Quiet picture book

Quiet Picture Books







What is a quiet story?

Picture books with not many actions and more focus on the feelings and emotions of the character are called quiet picture books (Don’t confuse quiet picture books with wordless picture books).

Most of the time, we can spot these books by looking at their covers and by browsing them. The cover illustration is plain, soft, and bright, usually with only one character. Their text is sparse and this gives the young reader time to digest the message of the book. Quiet picture books are the perfect medium to discuss social-emotional learning (SEL) topics and tough topics with children (like incarceration, domestic abuse, etc).

The lack of activity outside doesn’t mean these stories are boring. Having said that, they are prone to be boring if not crafted well. A character sitting there, thinking about this and about that and again about this doesn’t make a quiet book. 

A quiet story should show the emotional journey of the character. In other words, we need to craft a strong Character Arc which shows the character’s gradual change throughout the story to keep the reader interested until the last page.

How to build such a Character Arc? Let’s investigate some examples.

Quiet picture book examples 

  • TEN BEAUTIFUL THINGS (2021) by Molly Griffin and Maribel Lechuga is the story of a girl who moves to leave with her grandmother. As they start the grandmother suggests she find 10 beautiful things on their way. The girl says there is nothing beautiful here. In the end, she finds that she and her grandmother are the tenth beautiful thing and hugs her grandmother.

Thus, in this story, we have got two opposite states. The initial state is unappreciative and the final state is appreciation. Making a character arc is like building a bridge. Mark one spot on each side of the river and make the bridge—the story!

Arc Bridge


  • WATERCRESS (2021) by Andrea Wang and Jason Chin starts with a girl riding with her family in their car. The father stops the car when he sees the watercress by the roadside and they get off to pick up some. Here is the initial state: the girl is ashamed of what her parents do and when a car passes by she is afraid to be recognized. At the end of the story, she enjoys eating the meal from the watercress and is thankful for her family and food.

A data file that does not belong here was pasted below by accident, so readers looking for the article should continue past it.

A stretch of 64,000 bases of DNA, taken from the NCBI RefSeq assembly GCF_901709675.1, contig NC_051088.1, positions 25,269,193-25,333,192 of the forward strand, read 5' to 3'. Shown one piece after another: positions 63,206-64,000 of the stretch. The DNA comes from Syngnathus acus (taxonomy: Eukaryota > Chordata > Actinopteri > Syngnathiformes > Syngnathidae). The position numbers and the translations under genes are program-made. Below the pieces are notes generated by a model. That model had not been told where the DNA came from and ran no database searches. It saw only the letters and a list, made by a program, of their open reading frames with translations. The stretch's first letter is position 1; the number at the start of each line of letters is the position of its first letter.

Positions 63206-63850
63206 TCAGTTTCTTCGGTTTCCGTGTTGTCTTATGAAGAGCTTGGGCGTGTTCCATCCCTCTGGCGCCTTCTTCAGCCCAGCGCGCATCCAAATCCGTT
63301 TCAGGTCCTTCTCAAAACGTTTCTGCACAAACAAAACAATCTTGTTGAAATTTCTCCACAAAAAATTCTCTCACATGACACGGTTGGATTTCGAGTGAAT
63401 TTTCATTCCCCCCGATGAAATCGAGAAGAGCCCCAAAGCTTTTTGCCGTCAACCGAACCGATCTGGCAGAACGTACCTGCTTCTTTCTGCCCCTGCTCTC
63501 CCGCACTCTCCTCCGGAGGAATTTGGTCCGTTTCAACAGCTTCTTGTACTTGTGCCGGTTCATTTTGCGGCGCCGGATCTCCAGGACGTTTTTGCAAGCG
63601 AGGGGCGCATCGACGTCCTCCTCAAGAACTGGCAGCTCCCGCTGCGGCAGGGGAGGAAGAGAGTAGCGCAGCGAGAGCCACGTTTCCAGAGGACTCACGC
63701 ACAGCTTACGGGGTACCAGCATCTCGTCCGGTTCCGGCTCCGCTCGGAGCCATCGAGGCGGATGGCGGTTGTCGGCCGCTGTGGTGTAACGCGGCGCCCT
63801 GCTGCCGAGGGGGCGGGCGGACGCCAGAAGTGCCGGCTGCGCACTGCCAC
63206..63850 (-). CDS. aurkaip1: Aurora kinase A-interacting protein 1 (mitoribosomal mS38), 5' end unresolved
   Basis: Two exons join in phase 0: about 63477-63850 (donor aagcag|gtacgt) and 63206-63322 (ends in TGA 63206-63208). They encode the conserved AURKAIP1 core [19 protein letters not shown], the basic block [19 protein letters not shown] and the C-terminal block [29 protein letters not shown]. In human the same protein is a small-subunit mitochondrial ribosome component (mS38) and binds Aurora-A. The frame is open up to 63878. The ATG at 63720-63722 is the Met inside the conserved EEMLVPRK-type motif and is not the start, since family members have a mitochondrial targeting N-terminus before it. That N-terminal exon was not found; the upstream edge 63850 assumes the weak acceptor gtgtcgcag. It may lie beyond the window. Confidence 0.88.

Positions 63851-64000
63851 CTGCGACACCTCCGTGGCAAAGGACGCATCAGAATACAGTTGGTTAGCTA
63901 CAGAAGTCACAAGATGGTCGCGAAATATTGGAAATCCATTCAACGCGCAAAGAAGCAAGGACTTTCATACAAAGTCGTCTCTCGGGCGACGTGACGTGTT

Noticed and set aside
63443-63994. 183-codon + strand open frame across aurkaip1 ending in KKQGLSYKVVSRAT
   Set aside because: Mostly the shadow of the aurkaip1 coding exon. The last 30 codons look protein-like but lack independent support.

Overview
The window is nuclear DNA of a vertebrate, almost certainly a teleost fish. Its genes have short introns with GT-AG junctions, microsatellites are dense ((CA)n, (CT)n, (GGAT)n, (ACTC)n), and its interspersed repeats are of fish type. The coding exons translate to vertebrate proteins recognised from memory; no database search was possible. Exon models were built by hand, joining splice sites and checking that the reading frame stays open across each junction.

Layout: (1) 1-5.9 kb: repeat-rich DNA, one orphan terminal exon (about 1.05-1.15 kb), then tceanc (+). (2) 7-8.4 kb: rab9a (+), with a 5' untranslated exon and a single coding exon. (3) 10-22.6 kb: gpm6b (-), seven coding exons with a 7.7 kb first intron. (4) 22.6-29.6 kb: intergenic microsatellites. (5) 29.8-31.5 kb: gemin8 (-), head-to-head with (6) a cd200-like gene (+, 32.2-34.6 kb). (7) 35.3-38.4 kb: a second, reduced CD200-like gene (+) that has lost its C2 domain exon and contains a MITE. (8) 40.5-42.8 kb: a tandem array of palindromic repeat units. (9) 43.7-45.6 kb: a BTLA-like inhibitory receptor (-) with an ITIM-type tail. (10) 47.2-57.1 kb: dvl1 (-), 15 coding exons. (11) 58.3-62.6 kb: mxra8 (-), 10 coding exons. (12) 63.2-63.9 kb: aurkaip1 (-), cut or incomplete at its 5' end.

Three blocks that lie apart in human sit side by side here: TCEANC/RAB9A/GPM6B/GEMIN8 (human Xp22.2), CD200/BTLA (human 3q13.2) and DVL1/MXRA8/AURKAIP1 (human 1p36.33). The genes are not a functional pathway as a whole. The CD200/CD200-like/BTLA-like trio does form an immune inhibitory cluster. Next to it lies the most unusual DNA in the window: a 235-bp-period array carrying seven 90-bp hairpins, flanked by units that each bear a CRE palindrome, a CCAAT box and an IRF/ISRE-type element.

• THE RABBIT LISTENED (2018) by Cori Doerrfeld is the story of a boy—Taylor—who plays and builds things with wooden blocks. The amazing thing he build got destroyed and he has no one to turn into. All animals think they knew how to help Taylor. But, they don’t really know. Until a rabbit comes and sits and listens. In the end, they hug each other. Do you see the change? From loneliness to being heard and hugged. 

The rabbit lessoned

  • IT WILL BE OK: A STORY OF EMPATHY, KINDNESS, AND FRIENDSHIP (2021) by Lisa Katzenberger and Jaclyn Sinquett is the story of a giraffe who is scared of spiders. The giraffe sits atop a tree and doesn’t come down (initial state). His friend, a zebra, listens and waits until the spider leaves and the giraffe comes down. At the end of the story, the scared giraffe learns the spider is afraid too, and waits under the tree for it. The story shows an emotional journey, from being scared to being supportive.

It will be OK

  • NOOK (2021) by Sally Anne Garland is about a rabbit, called Nook, who likes sitting alone in quiet places. Sitting in a hollow in a tree, Nook rejects other animals’ invitations to join them and play. One day, another animal takes the hollow. Other animals stand by her side to push away the stranger from the hollow. Even though the hollow is empty afterwards, Nook decides to play with others. The story shows the change from, loneliness to being accepted in the community.



  • LITTLE BROWN (2018) By Marla Frazee (You cannot read it on Edelweiss+)  tells the story of a cranky lonely brown little dog. No dog plays with the little brown dog and he doesn’t play with them also! The little brown collects toys from other dogs and this makes him lonelier than before. The story shows the vicious circle. The little dog wants to be accepted but doesn’t know how to deal with the situation and his grumpy and aggressive behavior makes the situation worse. The story ends with this sentence: “Maybe tomorrow they would know what to do.” An open Ending well suits the story. 

Little Brown

A change in the character does NOT mean overcoming a problem. In the above example, we saw that little brown’s problem remained unsolved but there was a change. At the end of the story, the other dogs are thinking of the little brown and seeking a solution.

  • ELMORE (2018) by Holly Hobbie is about a porcupine who is desperate to find friends. For obvious reasons, no one wants to befriend him. This story’s message is about changing the attitude. Elmore sweeps his scattered quills and gives them for free to the other animals and they thank him by writing letters with the quill pens Elmore gave them. The interesting aspect of this story is the character agency.


Pitching quiet manuscripts

Pitching quiet manuscripts is a bit different than selling other manuscripts. Thanks to my friends, previously, I have collected pitches of some published picture books (read here and here). Now, I am gathering pitches for published quiet books. Could you please drop me a short message if you have published a quiet picture book or if you know a friend who did so?  

I write blog posts about the craft of writing picture books (PictureBookPedia) and chapter books (ChapterBookPedia). Also, I publish a quarterly newsletter that includes links to my recent blog posts.

Posted in PictureBookPedia.


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